Microsoft takes a gaming route

Microsoft is aggressively acquiring gaming studios to bring popular games in-house and, in many cases, offer them exclusively on Xbox. The most prominent MSFT gaming acquisition includes its pending $68.7B purchase of Activision Blizzard. Meta is also building a gaming empire. It has acquired four gaming companies – BigBox VR, Downpour Interactive, Ready at Dawn, and Sanzaru. Meta’s gaming strategy has largely depended on inorganic acquisition — especially within VR — as its Oculus platform enables access to performance metrics like game downloads, retention, and more.

Microsoft now owns a suite of internal game development platforms. This suite includes MSFT acquisitions, such as previously mentioned PlayFab and 3D design engine Simplygon. It also includes internally developed products, such Azure Cloud for server hosting and software development platform Visual Studios. Azure has been a particularly powerful tool for Microsoft gaming. In August 2022, game engine company Unity selected Microsoft to be its cloud provider, and the two companies are developing improved integrations to place Unity designs in Microsoft gaming platforms. Similarly, Sega not only uses Microsoft Azure, but the gaming company is also working with MSFT on new development environments.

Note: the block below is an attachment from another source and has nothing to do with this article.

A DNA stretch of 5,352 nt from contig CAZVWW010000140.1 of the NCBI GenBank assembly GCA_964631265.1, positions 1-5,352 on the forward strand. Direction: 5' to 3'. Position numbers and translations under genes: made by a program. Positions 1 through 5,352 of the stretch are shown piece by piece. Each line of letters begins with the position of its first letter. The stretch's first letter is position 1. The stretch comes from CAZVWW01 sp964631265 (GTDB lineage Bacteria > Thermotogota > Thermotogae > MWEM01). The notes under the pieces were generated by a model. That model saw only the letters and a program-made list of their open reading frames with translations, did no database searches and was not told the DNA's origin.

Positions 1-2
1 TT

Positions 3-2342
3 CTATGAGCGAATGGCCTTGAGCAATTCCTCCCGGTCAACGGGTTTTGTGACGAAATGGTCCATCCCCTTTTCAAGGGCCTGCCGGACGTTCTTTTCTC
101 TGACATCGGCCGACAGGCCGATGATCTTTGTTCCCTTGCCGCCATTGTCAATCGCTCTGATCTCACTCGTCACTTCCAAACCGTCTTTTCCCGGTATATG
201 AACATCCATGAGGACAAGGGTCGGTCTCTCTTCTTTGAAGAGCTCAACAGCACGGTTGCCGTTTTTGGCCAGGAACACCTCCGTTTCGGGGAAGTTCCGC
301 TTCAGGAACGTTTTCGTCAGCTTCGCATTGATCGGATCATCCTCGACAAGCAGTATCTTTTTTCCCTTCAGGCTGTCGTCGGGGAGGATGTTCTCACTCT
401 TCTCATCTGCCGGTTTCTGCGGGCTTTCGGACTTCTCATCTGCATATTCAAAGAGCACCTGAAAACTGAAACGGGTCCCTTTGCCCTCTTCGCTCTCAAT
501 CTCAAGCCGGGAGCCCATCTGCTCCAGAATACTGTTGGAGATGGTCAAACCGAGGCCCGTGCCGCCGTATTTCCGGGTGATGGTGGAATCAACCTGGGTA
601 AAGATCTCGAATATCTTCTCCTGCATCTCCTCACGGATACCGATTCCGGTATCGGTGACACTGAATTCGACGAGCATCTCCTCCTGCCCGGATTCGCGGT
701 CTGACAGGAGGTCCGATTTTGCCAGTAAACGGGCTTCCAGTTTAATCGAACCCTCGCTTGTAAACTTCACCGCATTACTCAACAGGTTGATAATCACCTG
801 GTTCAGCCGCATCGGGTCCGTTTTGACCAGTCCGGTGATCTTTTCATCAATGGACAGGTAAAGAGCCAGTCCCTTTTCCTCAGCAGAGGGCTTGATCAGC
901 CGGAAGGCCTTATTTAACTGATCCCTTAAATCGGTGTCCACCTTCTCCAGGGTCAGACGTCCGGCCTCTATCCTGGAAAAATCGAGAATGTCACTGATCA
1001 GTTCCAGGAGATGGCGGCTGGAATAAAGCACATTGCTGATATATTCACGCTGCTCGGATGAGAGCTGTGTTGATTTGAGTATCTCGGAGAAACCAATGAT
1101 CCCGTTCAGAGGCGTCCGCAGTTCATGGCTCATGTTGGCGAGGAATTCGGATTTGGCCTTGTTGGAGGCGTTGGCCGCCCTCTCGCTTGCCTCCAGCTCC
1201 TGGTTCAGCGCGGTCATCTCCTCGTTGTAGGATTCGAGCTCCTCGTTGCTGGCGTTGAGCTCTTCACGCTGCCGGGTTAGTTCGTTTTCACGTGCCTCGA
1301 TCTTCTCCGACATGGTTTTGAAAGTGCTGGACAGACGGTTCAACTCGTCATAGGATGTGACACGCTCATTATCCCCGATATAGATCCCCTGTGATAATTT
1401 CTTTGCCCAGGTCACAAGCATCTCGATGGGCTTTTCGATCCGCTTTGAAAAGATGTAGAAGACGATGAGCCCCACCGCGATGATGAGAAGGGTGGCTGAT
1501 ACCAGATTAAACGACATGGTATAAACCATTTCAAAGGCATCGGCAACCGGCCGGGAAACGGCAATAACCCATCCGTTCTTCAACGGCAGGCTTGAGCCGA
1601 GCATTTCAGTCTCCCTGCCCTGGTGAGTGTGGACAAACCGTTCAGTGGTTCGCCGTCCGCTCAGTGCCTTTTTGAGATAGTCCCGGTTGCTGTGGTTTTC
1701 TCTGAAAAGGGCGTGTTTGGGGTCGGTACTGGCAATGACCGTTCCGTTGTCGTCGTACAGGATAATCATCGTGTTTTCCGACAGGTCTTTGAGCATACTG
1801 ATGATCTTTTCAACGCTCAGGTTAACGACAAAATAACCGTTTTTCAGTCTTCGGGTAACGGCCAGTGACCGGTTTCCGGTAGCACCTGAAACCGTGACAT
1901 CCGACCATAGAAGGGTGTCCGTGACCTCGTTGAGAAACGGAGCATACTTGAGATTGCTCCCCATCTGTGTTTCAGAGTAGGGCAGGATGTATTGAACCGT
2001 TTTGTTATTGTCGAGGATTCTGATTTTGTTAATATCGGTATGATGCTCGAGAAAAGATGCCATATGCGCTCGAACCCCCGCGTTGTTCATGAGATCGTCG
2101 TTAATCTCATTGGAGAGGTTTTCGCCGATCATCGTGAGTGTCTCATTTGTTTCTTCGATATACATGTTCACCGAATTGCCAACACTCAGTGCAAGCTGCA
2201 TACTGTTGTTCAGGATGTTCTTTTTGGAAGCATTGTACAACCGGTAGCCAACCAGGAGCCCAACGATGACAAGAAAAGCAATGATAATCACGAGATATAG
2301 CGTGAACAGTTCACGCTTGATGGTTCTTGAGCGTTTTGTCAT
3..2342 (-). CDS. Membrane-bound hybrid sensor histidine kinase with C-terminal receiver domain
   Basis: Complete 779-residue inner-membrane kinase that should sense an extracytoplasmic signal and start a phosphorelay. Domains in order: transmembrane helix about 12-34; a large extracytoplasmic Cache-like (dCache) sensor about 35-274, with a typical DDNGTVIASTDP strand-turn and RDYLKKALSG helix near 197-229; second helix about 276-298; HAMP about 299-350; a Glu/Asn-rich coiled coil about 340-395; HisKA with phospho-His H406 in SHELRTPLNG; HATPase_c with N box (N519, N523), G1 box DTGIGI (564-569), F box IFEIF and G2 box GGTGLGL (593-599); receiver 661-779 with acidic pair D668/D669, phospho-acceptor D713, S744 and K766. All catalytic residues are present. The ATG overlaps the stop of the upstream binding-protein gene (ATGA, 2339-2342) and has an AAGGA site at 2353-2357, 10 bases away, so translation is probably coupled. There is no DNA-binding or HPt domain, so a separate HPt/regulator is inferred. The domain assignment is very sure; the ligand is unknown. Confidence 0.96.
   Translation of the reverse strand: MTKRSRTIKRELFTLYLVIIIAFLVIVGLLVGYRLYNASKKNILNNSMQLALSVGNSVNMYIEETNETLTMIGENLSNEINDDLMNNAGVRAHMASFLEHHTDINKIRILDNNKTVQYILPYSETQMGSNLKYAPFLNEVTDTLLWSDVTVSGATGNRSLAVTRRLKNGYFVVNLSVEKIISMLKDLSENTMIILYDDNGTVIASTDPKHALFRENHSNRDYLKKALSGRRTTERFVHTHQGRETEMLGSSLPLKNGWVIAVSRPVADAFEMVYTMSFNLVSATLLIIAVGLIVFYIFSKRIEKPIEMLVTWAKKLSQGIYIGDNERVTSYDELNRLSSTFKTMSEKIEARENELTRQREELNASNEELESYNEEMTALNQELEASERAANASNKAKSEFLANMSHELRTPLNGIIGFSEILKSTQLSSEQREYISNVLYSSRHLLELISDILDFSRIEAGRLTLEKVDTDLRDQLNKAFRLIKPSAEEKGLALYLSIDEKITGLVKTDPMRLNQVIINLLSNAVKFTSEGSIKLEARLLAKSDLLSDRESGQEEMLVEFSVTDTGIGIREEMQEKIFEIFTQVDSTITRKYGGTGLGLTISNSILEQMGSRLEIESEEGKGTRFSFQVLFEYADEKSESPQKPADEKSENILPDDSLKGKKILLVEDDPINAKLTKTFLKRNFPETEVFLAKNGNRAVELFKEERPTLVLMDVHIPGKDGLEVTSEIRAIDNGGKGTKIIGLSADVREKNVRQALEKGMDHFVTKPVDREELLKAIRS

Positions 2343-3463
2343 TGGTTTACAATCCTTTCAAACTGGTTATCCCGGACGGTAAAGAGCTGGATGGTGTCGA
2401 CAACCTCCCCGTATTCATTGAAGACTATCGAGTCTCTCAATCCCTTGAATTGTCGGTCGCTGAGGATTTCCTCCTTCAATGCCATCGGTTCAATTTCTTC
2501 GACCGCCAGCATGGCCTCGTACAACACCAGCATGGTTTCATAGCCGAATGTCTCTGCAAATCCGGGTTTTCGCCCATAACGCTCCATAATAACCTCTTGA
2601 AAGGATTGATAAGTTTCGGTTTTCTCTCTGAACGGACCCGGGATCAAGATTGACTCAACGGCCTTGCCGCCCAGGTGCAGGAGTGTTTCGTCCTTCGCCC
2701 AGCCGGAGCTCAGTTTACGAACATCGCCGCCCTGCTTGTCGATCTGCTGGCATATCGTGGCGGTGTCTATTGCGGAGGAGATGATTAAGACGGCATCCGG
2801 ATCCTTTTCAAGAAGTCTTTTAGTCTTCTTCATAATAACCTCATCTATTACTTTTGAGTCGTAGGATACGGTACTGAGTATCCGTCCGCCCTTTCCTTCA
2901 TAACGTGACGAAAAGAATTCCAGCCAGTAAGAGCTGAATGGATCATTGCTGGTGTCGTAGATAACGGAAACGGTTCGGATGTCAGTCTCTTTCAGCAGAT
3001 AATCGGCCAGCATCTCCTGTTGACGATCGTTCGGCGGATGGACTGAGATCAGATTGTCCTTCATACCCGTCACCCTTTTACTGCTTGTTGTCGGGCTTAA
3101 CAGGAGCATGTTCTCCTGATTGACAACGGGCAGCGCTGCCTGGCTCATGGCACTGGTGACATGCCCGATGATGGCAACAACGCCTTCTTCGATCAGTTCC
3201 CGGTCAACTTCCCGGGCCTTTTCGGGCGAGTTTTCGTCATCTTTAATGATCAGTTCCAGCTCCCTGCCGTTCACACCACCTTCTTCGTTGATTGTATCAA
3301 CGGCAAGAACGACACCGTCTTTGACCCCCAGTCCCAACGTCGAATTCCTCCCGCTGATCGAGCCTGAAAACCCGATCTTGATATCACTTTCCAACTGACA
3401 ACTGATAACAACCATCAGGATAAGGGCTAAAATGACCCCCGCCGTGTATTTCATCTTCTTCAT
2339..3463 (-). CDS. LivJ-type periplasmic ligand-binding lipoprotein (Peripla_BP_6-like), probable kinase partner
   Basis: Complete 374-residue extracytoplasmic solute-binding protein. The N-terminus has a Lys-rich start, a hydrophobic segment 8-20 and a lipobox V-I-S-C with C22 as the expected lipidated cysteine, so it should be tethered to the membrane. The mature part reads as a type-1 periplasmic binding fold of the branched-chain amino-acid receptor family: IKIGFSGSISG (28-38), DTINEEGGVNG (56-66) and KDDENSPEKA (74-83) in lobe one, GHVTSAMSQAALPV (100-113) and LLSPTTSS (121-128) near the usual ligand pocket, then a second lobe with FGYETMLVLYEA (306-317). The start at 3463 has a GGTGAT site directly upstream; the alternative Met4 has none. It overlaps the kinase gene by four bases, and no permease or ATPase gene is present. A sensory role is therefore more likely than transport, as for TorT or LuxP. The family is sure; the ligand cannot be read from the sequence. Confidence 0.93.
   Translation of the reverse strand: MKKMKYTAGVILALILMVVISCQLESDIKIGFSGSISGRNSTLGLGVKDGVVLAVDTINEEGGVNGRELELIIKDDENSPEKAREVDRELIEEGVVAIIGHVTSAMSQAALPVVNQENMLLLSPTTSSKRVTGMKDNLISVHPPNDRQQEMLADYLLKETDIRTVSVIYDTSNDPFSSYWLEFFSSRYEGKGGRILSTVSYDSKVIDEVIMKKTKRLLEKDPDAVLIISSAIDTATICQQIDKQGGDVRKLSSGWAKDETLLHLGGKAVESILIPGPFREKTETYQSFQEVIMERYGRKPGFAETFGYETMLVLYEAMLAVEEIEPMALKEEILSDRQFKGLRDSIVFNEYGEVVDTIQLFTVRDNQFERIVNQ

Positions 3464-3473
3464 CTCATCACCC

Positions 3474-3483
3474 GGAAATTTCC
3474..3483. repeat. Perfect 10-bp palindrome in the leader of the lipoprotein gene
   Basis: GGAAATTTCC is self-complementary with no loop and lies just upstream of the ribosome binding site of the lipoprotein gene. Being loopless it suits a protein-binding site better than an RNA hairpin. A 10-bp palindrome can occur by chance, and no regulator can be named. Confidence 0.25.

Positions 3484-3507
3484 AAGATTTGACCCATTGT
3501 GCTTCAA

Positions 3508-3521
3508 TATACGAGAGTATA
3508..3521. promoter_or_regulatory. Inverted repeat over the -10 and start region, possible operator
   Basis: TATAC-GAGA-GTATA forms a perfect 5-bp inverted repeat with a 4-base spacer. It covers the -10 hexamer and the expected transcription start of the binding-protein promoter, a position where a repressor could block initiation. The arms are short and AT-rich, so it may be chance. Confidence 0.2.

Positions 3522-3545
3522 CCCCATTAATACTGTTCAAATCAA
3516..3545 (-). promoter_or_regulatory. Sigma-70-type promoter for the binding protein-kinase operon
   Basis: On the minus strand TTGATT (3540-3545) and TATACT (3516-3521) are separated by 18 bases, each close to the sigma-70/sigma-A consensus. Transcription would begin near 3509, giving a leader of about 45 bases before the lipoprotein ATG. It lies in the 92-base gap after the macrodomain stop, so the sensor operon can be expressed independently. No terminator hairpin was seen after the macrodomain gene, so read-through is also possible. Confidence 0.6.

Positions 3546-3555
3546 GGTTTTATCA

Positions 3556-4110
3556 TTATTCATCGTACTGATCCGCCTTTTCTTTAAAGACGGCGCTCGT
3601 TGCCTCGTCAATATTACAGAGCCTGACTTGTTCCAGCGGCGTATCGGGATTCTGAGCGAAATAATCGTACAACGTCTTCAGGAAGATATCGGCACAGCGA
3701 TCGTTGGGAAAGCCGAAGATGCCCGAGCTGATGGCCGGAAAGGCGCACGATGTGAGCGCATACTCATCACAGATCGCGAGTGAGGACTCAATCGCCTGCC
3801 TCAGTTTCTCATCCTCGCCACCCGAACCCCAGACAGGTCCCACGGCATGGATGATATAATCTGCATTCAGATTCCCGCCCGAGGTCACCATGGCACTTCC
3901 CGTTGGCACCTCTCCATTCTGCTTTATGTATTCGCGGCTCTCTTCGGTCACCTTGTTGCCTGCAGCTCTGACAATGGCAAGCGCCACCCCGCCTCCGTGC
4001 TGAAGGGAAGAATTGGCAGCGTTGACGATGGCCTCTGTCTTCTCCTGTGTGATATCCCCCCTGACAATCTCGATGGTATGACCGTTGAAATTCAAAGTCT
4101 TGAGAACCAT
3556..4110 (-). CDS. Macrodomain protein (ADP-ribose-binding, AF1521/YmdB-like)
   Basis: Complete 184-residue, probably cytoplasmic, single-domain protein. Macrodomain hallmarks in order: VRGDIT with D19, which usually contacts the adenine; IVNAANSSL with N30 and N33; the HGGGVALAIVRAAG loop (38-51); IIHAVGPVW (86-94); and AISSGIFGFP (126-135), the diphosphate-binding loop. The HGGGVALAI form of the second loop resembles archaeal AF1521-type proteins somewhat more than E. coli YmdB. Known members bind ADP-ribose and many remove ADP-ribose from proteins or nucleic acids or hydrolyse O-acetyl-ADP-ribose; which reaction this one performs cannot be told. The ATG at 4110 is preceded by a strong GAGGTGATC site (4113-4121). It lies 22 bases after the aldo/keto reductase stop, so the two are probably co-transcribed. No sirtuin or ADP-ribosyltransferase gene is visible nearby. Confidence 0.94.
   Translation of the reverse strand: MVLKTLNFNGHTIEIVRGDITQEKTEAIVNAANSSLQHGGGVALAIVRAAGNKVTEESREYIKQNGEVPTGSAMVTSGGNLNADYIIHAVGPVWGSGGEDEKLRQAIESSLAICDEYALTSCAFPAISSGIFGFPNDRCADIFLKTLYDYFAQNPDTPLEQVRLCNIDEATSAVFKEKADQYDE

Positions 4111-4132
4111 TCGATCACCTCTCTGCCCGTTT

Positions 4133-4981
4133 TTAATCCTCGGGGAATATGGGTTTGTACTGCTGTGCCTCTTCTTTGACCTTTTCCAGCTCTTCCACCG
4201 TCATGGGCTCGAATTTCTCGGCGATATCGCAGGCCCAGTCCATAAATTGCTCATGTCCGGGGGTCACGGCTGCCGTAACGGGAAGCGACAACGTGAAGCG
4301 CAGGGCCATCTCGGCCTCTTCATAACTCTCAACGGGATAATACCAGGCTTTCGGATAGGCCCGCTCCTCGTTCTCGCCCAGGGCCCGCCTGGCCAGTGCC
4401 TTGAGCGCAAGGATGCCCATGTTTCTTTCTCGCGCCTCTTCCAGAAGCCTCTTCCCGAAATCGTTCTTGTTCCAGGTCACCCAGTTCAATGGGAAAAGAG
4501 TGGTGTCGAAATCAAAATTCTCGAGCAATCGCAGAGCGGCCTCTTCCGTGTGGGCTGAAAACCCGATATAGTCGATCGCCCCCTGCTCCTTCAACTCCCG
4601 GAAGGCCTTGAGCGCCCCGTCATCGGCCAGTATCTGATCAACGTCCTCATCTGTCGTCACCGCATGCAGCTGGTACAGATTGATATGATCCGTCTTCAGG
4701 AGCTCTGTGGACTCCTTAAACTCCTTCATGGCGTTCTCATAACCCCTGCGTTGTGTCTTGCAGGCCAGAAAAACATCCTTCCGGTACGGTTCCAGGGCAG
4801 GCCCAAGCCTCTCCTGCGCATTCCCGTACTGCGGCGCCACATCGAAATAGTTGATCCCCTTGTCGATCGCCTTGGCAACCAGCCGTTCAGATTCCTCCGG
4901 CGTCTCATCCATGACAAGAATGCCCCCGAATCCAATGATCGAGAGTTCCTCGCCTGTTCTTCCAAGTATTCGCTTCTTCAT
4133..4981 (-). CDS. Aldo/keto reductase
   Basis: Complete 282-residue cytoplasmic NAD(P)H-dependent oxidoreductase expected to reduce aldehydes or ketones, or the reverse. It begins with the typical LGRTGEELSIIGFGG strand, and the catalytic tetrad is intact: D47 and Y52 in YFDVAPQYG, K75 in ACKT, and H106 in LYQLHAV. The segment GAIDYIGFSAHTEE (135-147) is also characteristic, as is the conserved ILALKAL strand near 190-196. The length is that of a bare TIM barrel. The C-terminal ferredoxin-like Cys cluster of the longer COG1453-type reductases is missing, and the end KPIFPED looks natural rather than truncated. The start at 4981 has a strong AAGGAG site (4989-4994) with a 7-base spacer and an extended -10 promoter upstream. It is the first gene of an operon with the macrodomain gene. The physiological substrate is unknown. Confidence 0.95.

Qualcomm banks on AR, VR & 5G

Qualcomm considers 5G key to the metaverse. Low latency of 5G will help to power gaming and XR (extended reality) experiences. The company is rapidly building, investing, and partnering in 5G to expand access to the low-latency networks necessary to power AR/VR and gaming experiences. It has also positioned itself as the go-to provider for chips in AR/VR devices. As a result, it will likely win new business as enterprises and consumer alike adopt immersive tech like AR/VR hardware. The company is strategically expanding its AR/VR business. Customers that tap the tech giant for hardware are also potential customers for its XR software development tools.